HARTFORD -- People thirsty for a Sunday six-pack of beer are winners. So are 1,000 more 3- and 4-year-olds who will join the state's pre-school programs this fall.

Sunday bow-and-arrow hunters are losers, consequently making those shrub-gnawing deer partial winners.

Cities and towns that pay an estimated $1.2 million a year to dispose of 350,000 discarded mattresses are losers, too.

But pet owners could be reimbursed up to $500 in veterinary fees under the new "Pet Lemon Law" that heads to the governor's desk.

As the echoes of early morning Thursday parties faded in the post-session emptiness of the state Capitol, leaders of the General Assembly were examining their achievements and plotting strategies for next month's trailer session.

Gov. Dannel P. Malloy told lawmakers early Thursday that the education reforms voted this week are making a solid commitment to the state's children, but it may be years before the investments pay off.

"We're putting more education dollars into our lowest-performing districts, something almost no other state is doing -- and we're ensuring that those dollars will be spent wisely," Malloy told a joint session of the House and Senate.

The 1,000 additional pre-K seats could help the children attain the goal of grade-level reading comprehension by the third grade.

Both majority Democrats and Republicans agreed that the education bill, a compromise after weeks of negotiation, was the most important bipartisan piece of legislation.

By early next week, the governor is expected to sign the legislation allowing Sunday retails sales of alcohol that had stalled for years under opposition from state package stores. But Malloy failed to achieve his goal of lower prices through the elimination of industry price setting.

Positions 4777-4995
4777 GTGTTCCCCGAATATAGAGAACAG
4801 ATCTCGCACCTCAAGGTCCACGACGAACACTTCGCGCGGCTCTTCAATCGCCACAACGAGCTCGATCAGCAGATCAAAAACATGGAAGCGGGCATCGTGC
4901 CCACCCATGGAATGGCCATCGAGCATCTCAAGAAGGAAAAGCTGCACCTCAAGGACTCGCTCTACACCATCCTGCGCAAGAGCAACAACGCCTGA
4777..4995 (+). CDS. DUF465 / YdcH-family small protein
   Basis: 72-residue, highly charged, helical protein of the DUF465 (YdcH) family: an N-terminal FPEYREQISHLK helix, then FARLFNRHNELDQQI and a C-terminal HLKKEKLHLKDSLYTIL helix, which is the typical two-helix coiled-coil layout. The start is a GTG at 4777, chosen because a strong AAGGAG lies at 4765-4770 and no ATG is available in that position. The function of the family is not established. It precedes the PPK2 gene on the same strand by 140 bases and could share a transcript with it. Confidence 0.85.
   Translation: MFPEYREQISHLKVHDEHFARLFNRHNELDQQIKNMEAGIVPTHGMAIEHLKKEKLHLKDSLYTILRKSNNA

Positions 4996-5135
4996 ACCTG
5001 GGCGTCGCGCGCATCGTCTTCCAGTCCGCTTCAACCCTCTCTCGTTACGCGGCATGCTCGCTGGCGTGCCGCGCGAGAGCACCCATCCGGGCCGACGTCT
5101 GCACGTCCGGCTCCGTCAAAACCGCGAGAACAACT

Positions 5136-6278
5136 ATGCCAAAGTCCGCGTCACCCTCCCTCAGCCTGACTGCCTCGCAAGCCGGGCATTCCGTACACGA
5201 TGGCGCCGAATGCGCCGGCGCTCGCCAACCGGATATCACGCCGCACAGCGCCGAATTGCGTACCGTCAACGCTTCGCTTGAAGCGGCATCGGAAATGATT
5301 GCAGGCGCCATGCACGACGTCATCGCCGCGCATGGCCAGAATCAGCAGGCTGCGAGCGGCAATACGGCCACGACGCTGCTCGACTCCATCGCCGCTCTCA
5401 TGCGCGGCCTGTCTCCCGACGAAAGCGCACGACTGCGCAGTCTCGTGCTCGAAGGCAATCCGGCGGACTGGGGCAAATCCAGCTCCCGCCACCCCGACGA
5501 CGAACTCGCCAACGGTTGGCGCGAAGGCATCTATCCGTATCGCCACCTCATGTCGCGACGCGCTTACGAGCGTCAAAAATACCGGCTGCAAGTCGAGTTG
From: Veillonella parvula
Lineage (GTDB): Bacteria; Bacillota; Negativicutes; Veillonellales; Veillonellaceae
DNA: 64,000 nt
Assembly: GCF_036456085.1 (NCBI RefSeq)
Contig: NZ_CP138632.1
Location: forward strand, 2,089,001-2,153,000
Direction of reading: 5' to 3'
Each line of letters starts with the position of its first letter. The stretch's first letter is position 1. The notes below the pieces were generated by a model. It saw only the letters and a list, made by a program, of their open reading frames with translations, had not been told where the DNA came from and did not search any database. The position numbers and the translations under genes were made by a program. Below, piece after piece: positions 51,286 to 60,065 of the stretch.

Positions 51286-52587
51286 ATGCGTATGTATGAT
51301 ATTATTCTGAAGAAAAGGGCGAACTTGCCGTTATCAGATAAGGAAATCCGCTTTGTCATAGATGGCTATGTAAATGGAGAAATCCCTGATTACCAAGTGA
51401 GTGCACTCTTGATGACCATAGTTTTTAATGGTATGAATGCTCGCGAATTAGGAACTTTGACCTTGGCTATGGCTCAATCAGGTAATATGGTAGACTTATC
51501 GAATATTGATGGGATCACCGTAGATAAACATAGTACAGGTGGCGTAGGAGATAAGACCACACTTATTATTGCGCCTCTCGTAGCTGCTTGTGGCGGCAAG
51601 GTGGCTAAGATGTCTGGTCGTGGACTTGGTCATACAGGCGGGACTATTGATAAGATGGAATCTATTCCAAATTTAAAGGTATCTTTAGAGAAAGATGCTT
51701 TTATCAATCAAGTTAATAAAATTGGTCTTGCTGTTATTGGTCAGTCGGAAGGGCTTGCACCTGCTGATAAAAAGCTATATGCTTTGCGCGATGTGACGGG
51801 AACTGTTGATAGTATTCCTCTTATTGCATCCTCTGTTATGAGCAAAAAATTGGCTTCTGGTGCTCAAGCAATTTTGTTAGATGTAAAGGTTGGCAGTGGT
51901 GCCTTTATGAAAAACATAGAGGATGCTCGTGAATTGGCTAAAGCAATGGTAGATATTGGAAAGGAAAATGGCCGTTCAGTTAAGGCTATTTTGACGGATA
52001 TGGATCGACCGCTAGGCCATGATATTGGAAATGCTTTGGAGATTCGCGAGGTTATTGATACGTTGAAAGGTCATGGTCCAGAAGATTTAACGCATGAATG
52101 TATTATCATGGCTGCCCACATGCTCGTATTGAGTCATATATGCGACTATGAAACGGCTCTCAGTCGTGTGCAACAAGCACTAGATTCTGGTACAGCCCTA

Also on the way to his desk is the recent bill legalizing the use of marijuana for people with debilitating medical conditions. Malloy has already signed the repeal of the state's death penalty.

While the bow-hunting bill -- the first time any hunting would have been allowed in the state on Sundays -- was set for final approval late Wednesday night, it died at 12:01 a.m. Thursday in the Senate.

In the House, the mattress-collection bill, which would have forced the industry to take charge of recycling old mattresses that often litter town and city streets, expired.

Other bills, such as a proposed ban on people under 18 using tanning facilities, was one of literally thousands of bills introduced this year that never made it out of committee.